70 Years Of Aerolíneas Argentinas – How The South American Carrier Continues To Grow

This year was a milestone year for Aerolíneas Argentinas as it marked 70 years since it was born. The airline was founded in May 1949, when former Argentina President Juan Perón had merged various operations into a single state-owned company.

Aerolíneas ArgentinasAerolíneas Argentinas is its nation’s country’s flag carrier. Photo: Edgardo Gimenez Mazó via Wikimedia Commons

Before this move, the carrier had roots under the umbrella of Aéropostale, a French airmail carrier. However, the airline truly became an airline in its own right since trading under the moniker of Aerolíneas Argentinas.

Early expansion

The airline commenced operations in December 1950, with a weekly international service. This flight took an evening route from Buenos Aires to Frankfurt via Natal, Dakar, Lisbon, and Paris.

According to Seat Maestro, the Argentinian outfit expanded with flights to New York, Havana, Lisbon, and London. These routes were served by Aerolíneas Argentinas’ newly acquired Douglas DC-6 aircraft. By the end of its first decade, the jet engine was becoming increasingly popular across continents. Therefore, the outfit introduced its first jet, which was a Comet IV. This plane was affectionately named Tres Marías (Three Marias).

The development of jetliners was crucial to the company’s growth throughout the 1960s and 1970s. Subsequently, Boeing was chosen as the manufacturer to expand Aerolíneas Argentinas’ operations in Europe. Flights to Amsterdam, Frankfurt, and Zurich were served by new Boeing 727s, 737s, and 747s.

Aerolineas Argentinas DC4 atEZE 1958
An Aerolineas Argentinas DC4 in 1958. Photo: Edgardo E. Carbajal via Wikimedia Commons

Sour turn

However, things weren’t always so smooth for the South American firm. The Falklands War in 1982 had put a spanner in the works as it created tension between Argentina and the United Kingdom. As a result, the airline was prohibited to fly over UK airspace during this time.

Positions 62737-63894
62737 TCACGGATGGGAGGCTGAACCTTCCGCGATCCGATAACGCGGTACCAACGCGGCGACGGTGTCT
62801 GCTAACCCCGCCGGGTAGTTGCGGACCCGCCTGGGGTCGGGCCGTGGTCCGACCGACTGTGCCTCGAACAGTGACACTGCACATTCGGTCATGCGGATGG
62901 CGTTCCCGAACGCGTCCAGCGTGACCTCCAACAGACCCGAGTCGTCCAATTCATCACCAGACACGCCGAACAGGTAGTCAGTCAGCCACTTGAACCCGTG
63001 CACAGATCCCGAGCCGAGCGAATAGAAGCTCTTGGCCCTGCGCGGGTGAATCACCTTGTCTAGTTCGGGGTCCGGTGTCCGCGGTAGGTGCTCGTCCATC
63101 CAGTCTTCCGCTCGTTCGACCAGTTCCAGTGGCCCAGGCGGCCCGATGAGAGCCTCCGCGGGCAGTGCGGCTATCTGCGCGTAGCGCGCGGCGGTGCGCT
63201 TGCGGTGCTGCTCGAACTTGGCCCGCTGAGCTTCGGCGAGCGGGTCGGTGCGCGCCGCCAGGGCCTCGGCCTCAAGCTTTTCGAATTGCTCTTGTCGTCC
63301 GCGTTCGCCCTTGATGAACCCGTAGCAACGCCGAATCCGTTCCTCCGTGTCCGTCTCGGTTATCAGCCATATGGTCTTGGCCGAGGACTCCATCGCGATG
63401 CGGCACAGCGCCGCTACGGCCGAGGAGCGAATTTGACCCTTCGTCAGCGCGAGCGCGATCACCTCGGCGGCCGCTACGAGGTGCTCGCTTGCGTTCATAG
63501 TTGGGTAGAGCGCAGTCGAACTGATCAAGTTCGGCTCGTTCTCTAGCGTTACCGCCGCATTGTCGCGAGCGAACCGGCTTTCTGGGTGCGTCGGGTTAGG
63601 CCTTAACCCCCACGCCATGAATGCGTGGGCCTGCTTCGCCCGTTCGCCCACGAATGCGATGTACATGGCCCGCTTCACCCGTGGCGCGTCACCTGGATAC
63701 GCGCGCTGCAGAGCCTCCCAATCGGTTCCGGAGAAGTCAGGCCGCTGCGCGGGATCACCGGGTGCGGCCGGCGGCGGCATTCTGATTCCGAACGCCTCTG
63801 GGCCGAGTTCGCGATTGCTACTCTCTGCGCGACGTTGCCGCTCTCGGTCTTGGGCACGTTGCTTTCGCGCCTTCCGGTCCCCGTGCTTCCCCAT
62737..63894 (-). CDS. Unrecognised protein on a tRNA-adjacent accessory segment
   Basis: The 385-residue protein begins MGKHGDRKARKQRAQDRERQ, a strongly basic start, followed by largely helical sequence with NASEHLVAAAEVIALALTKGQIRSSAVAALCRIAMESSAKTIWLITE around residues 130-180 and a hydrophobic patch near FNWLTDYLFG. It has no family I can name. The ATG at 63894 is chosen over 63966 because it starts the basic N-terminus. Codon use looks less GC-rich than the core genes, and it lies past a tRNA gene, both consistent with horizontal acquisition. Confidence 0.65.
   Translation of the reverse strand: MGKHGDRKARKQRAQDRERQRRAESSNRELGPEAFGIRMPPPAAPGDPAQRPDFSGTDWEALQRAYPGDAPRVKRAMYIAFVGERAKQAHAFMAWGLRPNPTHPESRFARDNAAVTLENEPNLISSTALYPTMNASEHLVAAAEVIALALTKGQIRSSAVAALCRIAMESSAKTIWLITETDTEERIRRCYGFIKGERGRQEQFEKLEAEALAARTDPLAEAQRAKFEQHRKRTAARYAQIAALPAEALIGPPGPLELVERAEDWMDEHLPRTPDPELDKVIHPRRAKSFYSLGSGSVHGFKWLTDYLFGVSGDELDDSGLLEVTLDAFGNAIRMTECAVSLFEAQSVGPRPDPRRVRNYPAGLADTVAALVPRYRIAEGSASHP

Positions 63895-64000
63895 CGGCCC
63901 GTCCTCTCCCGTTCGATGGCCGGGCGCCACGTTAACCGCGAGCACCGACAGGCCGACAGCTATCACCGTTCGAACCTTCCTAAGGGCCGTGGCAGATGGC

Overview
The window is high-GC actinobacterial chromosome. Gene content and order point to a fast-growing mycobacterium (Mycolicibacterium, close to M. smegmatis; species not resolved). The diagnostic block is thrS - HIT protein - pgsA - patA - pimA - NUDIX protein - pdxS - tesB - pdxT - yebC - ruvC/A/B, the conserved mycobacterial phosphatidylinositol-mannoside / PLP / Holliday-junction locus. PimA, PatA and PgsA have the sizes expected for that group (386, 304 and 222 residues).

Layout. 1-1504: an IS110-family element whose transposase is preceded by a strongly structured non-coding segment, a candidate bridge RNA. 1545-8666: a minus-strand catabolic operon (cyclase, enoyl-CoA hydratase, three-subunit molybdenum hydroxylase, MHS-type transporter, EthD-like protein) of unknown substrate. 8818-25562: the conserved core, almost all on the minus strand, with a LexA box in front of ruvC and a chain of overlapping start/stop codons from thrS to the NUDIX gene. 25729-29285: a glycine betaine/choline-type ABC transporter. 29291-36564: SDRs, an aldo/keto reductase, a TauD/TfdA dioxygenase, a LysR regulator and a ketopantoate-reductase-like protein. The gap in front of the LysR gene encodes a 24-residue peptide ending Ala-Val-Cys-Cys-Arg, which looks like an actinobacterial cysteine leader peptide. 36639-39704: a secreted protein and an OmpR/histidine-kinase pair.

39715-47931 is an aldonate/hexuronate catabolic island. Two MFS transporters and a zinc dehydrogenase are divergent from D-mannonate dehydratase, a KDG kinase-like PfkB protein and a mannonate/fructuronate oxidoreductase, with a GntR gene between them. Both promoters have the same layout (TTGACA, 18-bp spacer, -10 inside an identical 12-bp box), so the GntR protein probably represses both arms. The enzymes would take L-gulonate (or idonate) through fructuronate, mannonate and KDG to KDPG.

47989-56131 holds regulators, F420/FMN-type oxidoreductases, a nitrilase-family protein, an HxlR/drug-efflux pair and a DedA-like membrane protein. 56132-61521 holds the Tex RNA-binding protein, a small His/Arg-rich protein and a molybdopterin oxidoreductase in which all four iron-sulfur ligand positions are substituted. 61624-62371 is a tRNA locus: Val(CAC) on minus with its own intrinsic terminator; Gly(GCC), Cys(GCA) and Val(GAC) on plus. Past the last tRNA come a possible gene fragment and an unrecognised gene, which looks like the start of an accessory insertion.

Soon after, Aerolíneas Argentinas started to face financial difficulty, causing it to be partially sold. Iberia approached the carrier and purchased 85 percent of it in 1991. This partial acquisition by the Spanish company meant that Aerolíneas Argentinas was no longer fully state-owned.

Ten years later, there were further downfalls for the firm. It had to file for bankruptcy due to increasing debts. This meant that the unpaid salaries of the outfit had to be paid by the government of Argentina. Moreover, many key flights had to be halted, meaning only 10 percent of international services and 30 percent of domestic services were still active.

Aerolíneas Argentinas B737-200
An Aerolíneas Argentinas Boeing 737-200 with its 1990s livery. Photo: Markus Hening via Wikimedia Commons

Born again

The airline was saved by a cash injection by Marsans Group, which acquired a 92% stake. This move, therefore, brought the collapsed firm out of liquidation. Then, from 2004, the carrier was fighting again, growing its routes to Mexico, Colombia, and Venezuela.

Aerolineas Argentinas was nationalized once again in September 2008 when the Argentine Senate voted in favor of the move. Today, the flag carrier of Argentina serves 14.5 million passengers a year with its 44 Boeing 737s, 10 Airbus A330s, and two A340s. It uses these aircraft to serve its 50 domestic and international routes. The firm’s busy schedule helped it win the Best Major Airline in Latin America at the Traveler’s Choice Awards in 2019.

What are your thoughts on the journey of Aerolineas Argentinas? Let us know if you have any experiences with the airline in the comment section.

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Henrique Abreu Braga

Old planes, crew with very bad attitude and an unfair slot distribution of the Aeroparque Jorge Newbery in Central Buenos Aires.
That pretty much sums up Aerolíneas.

Fernando Díaz

The long range fleet is old and offers a poor product, both hard and soft wise. For shorter haul flights the fleet average age is a lot better, including that of sister company Austral LIneas Aéreas, that accouts for a good part of the domestic flights.

Matias

LOL. “The firm’s busy schedule helped it win the Best Major Airline in Latin America at the Traveler’s Choice Awards in 2019.” Um, no.